Food hotline helps solve holiday cooking hassles

WASHINGTON — These are the busiest days of the year for the folks whose job is to help with holiday cooking hassles, and make sure it is a healthy and happy celebration for all.

They are the experts working the phones at the U.S. Department of Agriculture’s Meat and Poultry Hotline, a free telephone service consumers can use to get questions answered about food safety.

“We have agents that have degrees in food science, nutrition, nursing, dietetics, and we are all technical information specialists or food safety specialists that can help answer those unusual or difficult situations,” says Tina Hanes, USDA’s technical information specialist, who’s spent many Thanksgivings fielding questions on the phone.

Last week, the questions focused on how to store a turkey. But as the big feast draws closer, the calls shift to the best ways to cook the bird.

Most questions deal with cooking times, brining tips and the like. However, there are plenty of calls that take agents by surprise — like the woman whose turkey fell out of a grocery bag and under her car.   She rolled over it before she realized what happened.

“It dented her muffler and she asked if she could still use the turkey because the car ripped the packaging and she didn’t want to throw it away,” Hanes recalls.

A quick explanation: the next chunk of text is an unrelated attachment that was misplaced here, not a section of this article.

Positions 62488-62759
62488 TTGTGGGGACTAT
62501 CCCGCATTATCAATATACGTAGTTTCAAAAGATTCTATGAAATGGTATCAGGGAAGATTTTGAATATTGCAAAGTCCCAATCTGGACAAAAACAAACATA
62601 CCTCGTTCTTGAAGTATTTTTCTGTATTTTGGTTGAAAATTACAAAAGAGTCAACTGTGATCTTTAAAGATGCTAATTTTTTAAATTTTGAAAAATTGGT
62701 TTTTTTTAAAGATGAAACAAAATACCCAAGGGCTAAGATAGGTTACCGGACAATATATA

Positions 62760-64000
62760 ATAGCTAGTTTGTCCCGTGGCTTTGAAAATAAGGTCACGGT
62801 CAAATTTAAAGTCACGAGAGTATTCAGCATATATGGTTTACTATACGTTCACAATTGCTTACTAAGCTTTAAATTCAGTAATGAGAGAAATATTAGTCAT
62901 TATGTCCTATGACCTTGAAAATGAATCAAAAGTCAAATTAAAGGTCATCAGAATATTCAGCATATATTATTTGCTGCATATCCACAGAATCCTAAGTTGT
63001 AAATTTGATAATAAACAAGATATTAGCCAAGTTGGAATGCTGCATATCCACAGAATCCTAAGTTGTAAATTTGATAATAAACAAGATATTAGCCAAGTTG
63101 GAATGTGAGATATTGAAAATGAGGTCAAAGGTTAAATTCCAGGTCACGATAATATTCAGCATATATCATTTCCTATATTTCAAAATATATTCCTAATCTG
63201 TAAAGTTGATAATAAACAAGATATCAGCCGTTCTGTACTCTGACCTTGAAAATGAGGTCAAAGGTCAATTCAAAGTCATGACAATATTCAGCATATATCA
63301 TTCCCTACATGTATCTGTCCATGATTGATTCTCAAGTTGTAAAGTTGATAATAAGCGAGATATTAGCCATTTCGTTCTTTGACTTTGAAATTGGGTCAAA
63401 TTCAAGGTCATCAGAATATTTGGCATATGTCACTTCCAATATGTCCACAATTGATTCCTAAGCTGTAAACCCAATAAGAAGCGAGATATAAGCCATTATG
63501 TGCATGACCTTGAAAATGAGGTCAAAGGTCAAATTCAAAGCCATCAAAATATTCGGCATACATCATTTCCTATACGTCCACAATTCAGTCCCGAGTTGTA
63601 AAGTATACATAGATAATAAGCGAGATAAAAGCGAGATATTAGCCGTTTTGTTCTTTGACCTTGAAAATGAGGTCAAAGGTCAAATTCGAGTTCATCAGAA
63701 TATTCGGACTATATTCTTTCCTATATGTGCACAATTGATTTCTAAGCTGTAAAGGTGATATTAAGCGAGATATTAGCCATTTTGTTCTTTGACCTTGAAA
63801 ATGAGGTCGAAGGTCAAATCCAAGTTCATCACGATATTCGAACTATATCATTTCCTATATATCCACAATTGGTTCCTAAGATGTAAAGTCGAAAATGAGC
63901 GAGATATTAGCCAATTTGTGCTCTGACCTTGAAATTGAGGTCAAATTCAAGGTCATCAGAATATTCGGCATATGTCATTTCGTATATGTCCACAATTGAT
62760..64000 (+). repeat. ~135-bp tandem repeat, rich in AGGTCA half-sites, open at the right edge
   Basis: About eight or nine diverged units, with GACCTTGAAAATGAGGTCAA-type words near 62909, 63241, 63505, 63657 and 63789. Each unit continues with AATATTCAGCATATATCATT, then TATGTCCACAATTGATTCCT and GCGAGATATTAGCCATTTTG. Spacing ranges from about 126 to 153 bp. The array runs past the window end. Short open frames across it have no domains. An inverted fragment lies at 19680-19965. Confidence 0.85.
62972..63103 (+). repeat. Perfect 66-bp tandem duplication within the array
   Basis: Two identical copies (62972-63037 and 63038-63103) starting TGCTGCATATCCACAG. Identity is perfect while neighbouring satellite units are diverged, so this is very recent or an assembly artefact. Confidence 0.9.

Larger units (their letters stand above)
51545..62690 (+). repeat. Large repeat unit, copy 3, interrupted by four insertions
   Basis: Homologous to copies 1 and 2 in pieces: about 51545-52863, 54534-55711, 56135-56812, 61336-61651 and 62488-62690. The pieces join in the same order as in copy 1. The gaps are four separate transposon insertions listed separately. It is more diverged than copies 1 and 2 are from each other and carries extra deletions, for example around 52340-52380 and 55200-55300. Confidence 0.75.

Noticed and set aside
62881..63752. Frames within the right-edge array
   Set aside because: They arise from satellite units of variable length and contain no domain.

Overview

Other times, hotline agents find themselves moderating disputes between family members over how best to thaw a big bird.

Then there’s always the panicky last-minute call from people who bought fresh turkeys too early, and realized on Thanksgiving morning that it was starting to smell.

“A common complaint is my turkey smells like rotten eggs, like sulfur.  That is not a good sign,” Hanes says.

She says it’s best to wait until the last minute to pick up a fresh turkey.

And for those whose frozen bird is not quite thawed out in time, Hanes says the hotline agents have advice for that one, too.

Her favorite Thanksgiving cooking tip? Always use a food thermometer and check a turkey at several points — not just the breast  — to make sure it has reached at least 165 degrees.

“They should also check it at the innermost part of the wing and the thigh — those areas tend to get done later,” Hanes says.

The  number for the USDA hotline is 1-888-MPHOTLINE — or 1-888-674-6854.

It is open from 10 a.m. to 4 p.m. eastern time Monday through Friday, and from 8 a.m. to 2 p.m. on Thanksgiving Day.

USDA also offers a virtual representative 24/7 with answers to the most commonly asked questions at, with live chats available Monday through Friday from 10 a.m. to 4 p.m.

Further information can be found at

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